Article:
RVIA: National Media Honing In On The RV Arena

December 5, 2017 by   - () Leave a Comment

After working at last week’s National RV Trade Show in Louisville, Ky., Kevin Broom, director of media relations for the Recreation Vehicle Industry Association (RVIA), found himself in northern Indiana today (Dec. 4) shepherding a crew from CBS Evening News.

The television crew was to visit Jayco Inc. in Middlebury, Ind., for a “feel-good” segment to close out the network’s evening newscast either Tuesday or Wednesday this week.

RVIA Director of Media Relations Kevin Broom

“Basically, we pitched them to come to the RV show. It made it across the desk of a producer who did a story in 2009 for CBS about how bad the economy was. This is when unemployment was about 20% in Elkhart County. When he saw that story, he thought it would be great to come back and do a different kind of story about how great the RV industry is doing, just to sort of bookend that story from 2009,” Broom told

The pending report by “CBS Evening News” is only the most recent example of what has been a slate of positive national media coverage lately. The RV industry is on a roll and the national press – prompted by some well-placed pitches by Broom and partners – has taken notice.

The coverage by CBS as well as the Associated PressReutersThe Wall Street Journal, “CNN Money,” Entrepreneur Magazine,CNBC and Fox Business coincided with the Louisville Show, which just completed its week-long run at the Kentucky Exposition Center.

“The message that we went to them with was that the industry is setting records. We set a shipments record last year. We’re breaking it this year. We’re probably going to break it next year. We’ve been growing ever since 2009. Now, we’re at record levels,” Broom said.

“The enticement was come to the show or talk to our executives and learn why this industry is growing so fast,” he added.

The media coverage has taken on a similar tone. Fueled by strong demand among buyers young and old as well as a host of other favorable economic factors, the RV industry is set to hit 505,600 wholesale shipments in 2017, a 17.4% jump from last year and its eighth straight year of growth. Furthermore, the industry is projecting 520,700 shipments in 2018.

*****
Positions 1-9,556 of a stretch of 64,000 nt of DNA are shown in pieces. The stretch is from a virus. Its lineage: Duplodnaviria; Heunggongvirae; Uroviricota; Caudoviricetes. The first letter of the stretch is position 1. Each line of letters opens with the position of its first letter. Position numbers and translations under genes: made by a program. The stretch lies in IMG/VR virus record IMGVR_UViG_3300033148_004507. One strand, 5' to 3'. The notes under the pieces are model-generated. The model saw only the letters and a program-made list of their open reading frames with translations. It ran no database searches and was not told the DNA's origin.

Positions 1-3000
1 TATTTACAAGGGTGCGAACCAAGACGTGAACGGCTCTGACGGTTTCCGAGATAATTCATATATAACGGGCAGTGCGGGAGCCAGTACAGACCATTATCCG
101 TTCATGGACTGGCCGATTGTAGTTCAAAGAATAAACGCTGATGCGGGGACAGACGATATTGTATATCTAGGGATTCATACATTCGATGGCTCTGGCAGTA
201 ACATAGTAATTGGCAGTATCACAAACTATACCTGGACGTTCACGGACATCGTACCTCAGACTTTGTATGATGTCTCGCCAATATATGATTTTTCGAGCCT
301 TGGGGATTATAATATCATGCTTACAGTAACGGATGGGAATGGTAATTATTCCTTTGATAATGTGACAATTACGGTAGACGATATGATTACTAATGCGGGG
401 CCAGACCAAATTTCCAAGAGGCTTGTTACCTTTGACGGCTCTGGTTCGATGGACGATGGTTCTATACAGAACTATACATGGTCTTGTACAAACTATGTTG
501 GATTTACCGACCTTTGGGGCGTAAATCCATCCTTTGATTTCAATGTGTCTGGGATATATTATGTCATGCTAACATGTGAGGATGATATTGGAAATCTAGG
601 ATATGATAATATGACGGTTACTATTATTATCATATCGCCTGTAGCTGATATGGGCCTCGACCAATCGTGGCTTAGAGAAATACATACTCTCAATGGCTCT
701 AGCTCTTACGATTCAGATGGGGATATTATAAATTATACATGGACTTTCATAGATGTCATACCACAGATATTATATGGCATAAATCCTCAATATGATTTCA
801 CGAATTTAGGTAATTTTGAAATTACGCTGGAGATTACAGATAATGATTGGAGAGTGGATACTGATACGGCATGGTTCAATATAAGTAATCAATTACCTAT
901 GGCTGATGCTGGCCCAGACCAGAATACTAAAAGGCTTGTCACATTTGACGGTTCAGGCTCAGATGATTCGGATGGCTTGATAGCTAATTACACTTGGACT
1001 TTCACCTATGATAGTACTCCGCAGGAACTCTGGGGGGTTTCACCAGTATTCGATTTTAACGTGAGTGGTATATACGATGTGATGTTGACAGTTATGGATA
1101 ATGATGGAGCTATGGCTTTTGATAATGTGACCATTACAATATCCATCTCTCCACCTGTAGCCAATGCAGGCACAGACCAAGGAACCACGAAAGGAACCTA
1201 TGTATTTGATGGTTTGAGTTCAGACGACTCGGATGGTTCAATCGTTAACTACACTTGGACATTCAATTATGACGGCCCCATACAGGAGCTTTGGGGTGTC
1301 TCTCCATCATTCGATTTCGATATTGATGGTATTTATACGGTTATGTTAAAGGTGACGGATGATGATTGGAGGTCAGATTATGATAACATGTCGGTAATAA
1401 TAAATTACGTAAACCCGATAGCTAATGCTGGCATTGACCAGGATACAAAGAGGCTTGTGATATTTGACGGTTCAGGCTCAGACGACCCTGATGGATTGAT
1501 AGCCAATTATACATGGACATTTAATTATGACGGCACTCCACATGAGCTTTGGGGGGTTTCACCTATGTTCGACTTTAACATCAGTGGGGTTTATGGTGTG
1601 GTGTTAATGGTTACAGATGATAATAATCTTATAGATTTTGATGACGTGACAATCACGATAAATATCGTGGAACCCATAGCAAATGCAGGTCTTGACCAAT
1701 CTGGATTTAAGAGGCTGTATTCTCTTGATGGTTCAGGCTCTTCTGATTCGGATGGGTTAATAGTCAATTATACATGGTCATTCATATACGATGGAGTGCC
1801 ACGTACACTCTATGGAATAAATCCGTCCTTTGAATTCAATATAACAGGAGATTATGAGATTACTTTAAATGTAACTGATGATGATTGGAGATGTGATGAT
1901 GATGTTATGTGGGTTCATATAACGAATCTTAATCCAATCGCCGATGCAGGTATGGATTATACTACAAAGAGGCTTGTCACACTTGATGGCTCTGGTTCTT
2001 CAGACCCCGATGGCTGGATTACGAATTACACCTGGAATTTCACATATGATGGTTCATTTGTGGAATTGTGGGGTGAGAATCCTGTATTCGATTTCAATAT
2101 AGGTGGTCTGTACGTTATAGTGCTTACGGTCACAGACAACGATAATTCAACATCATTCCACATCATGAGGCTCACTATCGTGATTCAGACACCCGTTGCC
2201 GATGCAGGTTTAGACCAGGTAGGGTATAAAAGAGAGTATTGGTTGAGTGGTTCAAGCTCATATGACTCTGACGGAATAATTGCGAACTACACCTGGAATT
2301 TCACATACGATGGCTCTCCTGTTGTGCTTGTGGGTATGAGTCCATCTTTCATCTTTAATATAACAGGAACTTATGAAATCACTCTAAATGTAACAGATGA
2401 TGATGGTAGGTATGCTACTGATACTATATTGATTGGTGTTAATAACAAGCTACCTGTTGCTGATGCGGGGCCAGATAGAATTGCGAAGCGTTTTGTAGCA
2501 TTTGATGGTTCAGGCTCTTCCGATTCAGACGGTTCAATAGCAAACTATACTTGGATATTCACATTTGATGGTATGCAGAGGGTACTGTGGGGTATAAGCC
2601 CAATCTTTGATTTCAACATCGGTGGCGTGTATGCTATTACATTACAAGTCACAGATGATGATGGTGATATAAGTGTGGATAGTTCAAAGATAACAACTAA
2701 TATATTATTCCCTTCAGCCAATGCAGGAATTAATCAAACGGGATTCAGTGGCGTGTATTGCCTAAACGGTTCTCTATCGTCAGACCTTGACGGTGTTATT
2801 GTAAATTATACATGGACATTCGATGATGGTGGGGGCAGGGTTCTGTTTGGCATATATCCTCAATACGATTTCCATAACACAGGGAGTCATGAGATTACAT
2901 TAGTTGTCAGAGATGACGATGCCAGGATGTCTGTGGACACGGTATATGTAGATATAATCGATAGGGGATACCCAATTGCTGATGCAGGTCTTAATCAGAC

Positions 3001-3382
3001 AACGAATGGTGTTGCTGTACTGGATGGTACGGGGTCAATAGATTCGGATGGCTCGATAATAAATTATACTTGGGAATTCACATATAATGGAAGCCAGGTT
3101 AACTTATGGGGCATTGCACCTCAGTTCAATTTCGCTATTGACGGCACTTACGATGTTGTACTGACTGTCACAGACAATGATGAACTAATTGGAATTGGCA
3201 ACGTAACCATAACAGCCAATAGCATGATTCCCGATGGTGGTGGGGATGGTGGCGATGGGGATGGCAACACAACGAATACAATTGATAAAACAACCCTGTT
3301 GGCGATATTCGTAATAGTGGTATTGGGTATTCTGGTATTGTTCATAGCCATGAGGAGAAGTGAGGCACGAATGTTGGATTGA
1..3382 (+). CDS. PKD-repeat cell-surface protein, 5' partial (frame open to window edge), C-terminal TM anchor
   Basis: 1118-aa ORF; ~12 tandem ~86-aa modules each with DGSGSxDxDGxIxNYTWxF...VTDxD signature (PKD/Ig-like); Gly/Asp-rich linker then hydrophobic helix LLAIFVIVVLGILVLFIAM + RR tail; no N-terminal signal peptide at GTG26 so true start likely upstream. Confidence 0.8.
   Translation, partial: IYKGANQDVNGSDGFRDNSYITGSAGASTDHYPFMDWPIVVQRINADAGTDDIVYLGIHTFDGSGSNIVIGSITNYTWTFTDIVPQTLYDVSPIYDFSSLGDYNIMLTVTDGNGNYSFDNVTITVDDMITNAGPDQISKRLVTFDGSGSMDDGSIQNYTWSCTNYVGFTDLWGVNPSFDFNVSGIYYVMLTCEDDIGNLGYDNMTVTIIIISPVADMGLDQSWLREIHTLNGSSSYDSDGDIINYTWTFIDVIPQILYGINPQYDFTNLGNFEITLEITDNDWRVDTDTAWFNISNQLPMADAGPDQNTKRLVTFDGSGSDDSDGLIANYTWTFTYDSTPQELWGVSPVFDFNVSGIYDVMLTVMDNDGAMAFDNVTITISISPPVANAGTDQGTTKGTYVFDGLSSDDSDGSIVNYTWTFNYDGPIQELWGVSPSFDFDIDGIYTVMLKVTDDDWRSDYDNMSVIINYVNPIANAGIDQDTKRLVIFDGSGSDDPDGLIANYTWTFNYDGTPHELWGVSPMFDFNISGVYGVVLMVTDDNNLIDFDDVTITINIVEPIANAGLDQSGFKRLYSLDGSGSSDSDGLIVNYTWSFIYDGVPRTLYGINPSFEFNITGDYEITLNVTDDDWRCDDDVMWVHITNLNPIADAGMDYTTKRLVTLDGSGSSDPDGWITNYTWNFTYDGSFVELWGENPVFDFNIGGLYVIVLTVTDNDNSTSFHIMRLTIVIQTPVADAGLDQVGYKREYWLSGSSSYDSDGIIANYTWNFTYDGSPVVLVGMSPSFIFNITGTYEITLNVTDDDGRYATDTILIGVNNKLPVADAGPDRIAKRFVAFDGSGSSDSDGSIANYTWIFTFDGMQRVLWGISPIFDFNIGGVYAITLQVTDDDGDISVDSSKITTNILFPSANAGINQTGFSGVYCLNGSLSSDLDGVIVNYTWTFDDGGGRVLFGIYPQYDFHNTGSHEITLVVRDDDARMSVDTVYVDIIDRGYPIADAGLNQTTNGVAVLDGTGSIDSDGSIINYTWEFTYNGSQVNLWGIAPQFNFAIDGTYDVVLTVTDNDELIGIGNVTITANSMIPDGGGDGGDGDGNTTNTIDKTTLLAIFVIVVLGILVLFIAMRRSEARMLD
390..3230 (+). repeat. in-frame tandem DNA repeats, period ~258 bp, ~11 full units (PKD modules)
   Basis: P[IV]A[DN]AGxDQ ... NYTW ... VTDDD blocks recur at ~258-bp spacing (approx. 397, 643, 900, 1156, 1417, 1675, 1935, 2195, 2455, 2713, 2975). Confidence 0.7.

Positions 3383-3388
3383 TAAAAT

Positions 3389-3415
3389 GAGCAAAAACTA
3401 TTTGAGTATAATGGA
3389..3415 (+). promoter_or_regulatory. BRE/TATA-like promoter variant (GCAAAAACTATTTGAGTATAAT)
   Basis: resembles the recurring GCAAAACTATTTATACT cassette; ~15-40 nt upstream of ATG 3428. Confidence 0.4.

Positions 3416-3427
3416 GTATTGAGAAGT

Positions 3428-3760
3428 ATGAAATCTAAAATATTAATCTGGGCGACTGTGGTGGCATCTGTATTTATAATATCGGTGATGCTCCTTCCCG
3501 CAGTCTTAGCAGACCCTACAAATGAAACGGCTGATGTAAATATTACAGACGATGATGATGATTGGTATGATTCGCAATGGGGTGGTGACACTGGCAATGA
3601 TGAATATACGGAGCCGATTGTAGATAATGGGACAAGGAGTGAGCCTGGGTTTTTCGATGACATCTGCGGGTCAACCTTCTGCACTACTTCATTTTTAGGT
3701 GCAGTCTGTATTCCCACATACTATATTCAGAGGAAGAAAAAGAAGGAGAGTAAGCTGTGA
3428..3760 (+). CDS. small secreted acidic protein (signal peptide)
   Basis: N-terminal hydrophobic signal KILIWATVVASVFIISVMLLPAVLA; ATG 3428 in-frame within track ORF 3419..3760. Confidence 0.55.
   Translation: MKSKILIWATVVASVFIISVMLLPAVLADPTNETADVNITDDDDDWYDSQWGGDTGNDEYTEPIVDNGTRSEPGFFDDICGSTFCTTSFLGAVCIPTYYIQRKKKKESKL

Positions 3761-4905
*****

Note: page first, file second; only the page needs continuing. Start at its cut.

As quoted by Timothy Aeppel of Reuters, RVIA President Frank Hugelmeyer said “each and every month this year was the best on comparable record for that month.”

This is in stark contrast to 2009, noted Bruce Schreiner in his piece for The Associated Press, when shipments plummeted to 165,700 – the lowest level in nearly two decades.

“Manufacturers and dealers … are pointing to solid fundamentals including favorable fuel prices, strong consumer demand and available credit as key factors behind the unprecedented growth,” Schreiner wrote. “They’re also starting to see more adults in their late 20s and 30s browsing showrooms and dealer lots alongside more traditional customers — older couples looking ahead to retirement.”

“Now the aisles are full of baby strollers,” Dan Pearson, owner of PleasureLand RV Center in Minnesota, told Schreiner.

In a television interview from the Louisville Show floor with Stuart Varney of “Varney & Co.” on Fox Business, Winnebago CEO Michael Happe explained why RV sales are skyrocketing.

“There are a lot of factors that contributed to the growth of RVs here in the U.S. Certainly the economic conditions we are experiencing right now are strong and steady. Our customers have access to financing, so it’s definitely part of the equation that’s leading to record shipments in the RV industry,” Happe said.

When asked by Jim Cramer, host of “Mad Money” on CNBC, whether there’s a “lifestyle change” contributing to the success of the RV industry, Thor Industries President and CEO Bob Martin said consumer sentiment is “a huge part of it.”

“And it’s a younger demographic,” added Martin, who also was interviewed on the Louisville Show floor. “The industry is really reaching this younger buyer. We are probably still ahead of the Millennial, but we are reaching the Gen X and Gen Y demographic and we’re starting to talk to the Millennial. But it is this change in lifestyle; that you can use an RV not to just to go to a campground but to a kids game – whether it’s baseball, soccer or lacrosse or concerts.”

While economic factors were certainly a major part of the RVIA’s pitch and the media’s coverage, Broom pointed out that another message was that “you’re seeing some really innovative products, some new building materials, new designs, new floorplans that are mix of the kinds of amenities and size and styling that consumers are looking for today from an RV.”

Perhaps as a sign of the times in print and broadcast media, none of the national press actually attended the show. Instead, they relied on information and resources provided by Broom and two RVIA partners, Boyle Public Affairs, which include Jim Boyle and Karen Baratz, as well as Diane McNamara and Christy Hamilton from Fire It Up PR.

“None of those national reporters actually came to the RV show. They did it all based on what we pitched them, or we’ve worked with them in the past, and they were interested to do the story. Then they basically took our interviews. They took our phone calls. They took our information, and they ran the stories,” Broom said, adding that the television interviews were done with local personnel rather than the networks sending their own crews.


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